A recent CNN article mentioned:
“On Monday, Alvarez said there is no need to convene Congress into a Constituent Assembly because such is not required under the Constitution.
He added what is stated in the Constitution is “any amendment or revision of this Constitution may be proposed by the Congress upon a vote of three fourths of all its members.”
Alvarez said the number of House members is enough to comply with the three-fourths requirement – hence, they can already propose amendments or revisions in the Constitution even without the 23 senators.”
Based on the article, our Speaker raises two arguments to prove that the Legislature we have is, contrary to popular belief, actually unicameral, rather than bicameral.
- The first argument can be stated in the following manner: (1) The Constitution provides the manner by which the Constitution can be amended or revised; (2) a Constituent Assembly is not mentioned by the Constitution; therefore (3) a Constituent Assembly is not one of the ways to amend or revise Constitution.
- The second argument (regarding voting) can likewise be stated in the following manner: (1) A vote of three-fourths of all Members of Congress is needed to propose an amendment or revision of the Constitution; (2) “all Members of Congress” means all members of the House of Representatives (297) and the Senate (23) taken together (297 + 23 = 320) without distinction or qualification; (3) therefore, three-fourths of 320 (240) may be satisfied from the House of Representatives, alone.
The Speaker is totally wrong on both arguments. It is, however, important to first cite the relevant provision in the Constitution regarding proposing amendments or revisions. Article XVII, Sec. 1 of the 1987 Constitution provides:
SECTION 1. Any amendment to, or revision of, this Constitution may be proposed by:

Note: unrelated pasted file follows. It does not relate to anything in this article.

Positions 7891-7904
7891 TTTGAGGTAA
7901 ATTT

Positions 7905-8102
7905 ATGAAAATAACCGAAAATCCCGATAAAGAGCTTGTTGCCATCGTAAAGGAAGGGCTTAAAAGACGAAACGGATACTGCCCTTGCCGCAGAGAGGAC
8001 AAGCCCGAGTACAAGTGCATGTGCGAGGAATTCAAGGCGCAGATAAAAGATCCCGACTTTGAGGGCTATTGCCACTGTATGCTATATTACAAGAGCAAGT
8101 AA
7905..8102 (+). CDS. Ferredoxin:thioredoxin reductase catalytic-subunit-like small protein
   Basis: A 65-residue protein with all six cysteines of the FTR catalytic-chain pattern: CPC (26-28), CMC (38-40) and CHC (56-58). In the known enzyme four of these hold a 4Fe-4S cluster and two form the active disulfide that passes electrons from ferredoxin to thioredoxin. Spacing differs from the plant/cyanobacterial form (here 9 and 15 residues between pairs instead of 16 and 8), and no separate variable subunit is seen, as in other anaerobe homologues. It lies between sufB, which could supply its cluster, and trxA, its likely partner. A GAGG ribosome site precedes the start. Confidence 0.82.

(1) The Congress, upon a vote of three-fourths of all its Members; or
(2) A constitutional convention.
Does the Constitution really say there is a need to provide for a Constituent Assembly? No, the Constitution doesn’t expressly mention the words “Constituent Assembly.” So does that mean Congress can immediately go ahead and propose amendments? No. This conclusion can be reached after understanding the kind of power Congress wields to do that specific act – amending or revising constitutions. Already we have heard of the “Big 3” of constitutional powers – executive, judicial, and legislative. There is, however, a fourth: constituent power. This fourth power is the power to write, amend, and revise constitutions. As such, it’s clear that it cannot be lumped in with the Big 3 since the latter are all powers that stem from the Constitution. To say, for example, that constituent power is part of ordinary legislation would be tantamount to thinking one can fly by pulling on one’s shoes. Plenary legislative power arises from the Constitution, and not the other way around. Hence, in order for Congress to amend or revise the Constitution, something more than ordinary legislative power is required. That something more is found in Art. XVII, Sec. 1 – the ways Congress wields constituent power. Now, to the point that no “Constituent Assembly” is mentioned, the cheeky retort would be that a rose by any other name would smell just as sweet. No matter how we call it, Congress must convene itself into some X that wields not ordinary legislative power but constituent power.
While the first argument concerns Congress as a whole, the second argument goes into its bicameral nature. The 1987 Constitution created a bicameral Congress, i.e., one with two houses: that of the House of Representatives and that of the Senate. Together these two Houses compose Congress. Therefore, we have a Congress, which is composed of two Houses, which, in turn, are composed of their respective members. Looking at the argument, the only problematic premise in the argument appears to be (2) which lumps members of both houses without distinction. This can be easily refuted with logic and a basic understanding of English.
The prepositional phrase “upon a vote of three-fourths of all its Members” modifies a specific noun, “the Congress.” Since Congress is composed of two subsets, House of Representatives and the Senate, the prepositional phrase should likewise modify both subsets. The expanded form, therefore, of the prepositional phrase is “upon a vote of three-fourths of all Members of the House of Representatives and three-fourths of all Members of the Senate.” To hold otherwise would be to ignore the bicameral nature of Congress (even if that is a popular pastime of our Speaker).
It is also worthwhile to mention that Fr. Bernas, citing the Records of the 1986 Constitutional Commission (I RECORD 375), wrote, “It should be understood that the two houses of Congress vote separately.”
So the clear answer to the title is no, the House can’t amend the Constitution alone.